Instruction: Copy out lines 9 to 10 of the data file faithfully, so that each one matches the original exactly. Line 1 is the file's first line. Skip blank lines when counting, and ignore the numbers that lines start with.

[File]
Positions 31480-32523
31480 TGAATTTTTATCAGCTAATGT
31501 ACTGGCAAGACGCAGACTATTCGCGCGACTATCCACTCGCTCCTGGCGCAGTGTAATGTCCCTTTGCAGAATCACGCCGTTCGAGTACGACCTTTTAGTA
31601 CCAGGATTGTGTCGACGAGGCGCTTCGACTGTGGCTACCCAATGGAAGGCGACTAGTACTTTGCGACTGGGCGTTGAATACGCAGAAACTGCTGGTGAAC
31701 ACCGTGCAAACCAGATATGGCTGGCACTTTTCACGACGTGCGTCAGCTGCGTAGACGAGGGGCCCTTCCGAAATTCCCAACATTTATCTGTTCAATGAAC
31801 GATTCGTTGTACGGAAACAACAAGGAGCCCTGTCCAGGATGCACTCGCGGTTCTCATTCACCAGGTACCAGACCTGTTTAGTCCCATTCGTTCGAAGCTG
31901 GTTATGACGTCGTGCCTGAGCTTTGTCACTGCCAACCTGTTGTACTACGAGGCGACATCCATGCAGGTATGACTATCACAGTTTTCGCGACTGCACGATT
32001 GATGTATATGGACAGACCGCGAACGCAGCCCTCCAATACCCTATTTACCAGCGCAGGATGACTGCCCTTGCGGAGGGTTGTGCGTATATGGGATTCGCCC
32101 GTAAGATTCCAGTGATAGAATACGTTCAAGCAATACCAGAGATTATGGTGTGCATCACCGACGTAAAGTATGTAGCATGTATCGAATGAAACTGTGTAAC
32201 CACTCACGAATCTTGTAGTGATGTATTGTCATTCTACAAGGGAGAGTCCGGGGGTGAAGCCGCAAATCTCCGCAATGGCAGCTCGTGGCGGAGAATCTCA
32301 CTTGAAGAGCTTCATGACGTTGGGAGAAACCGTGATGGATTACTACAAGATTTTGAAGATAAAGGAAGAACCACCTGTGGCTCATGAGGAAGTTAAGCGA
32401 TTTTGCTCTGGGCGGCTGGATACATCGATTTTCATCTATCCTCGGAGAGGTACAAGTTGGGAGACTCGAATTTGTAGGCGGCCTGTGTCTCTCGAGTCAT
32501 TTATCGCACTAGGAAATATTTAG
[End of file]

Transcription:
32101 GTAAGATTCCAGTGATAGAATACGTTCAAGCAATACCAGAGATTATGGTGTGCATCACCGACGTAAAGTATGTAGCATGTATCGAATGAAACTGTGTAAC
32201 CACTCACGAATCTTGTAGTGATGTATTGTCATTCTACAAGGGAGAGTCCGGGGGTGAAGCCGCAAATCTCCGCAATGGCAGCTCGTGGCGGAGAATCTCA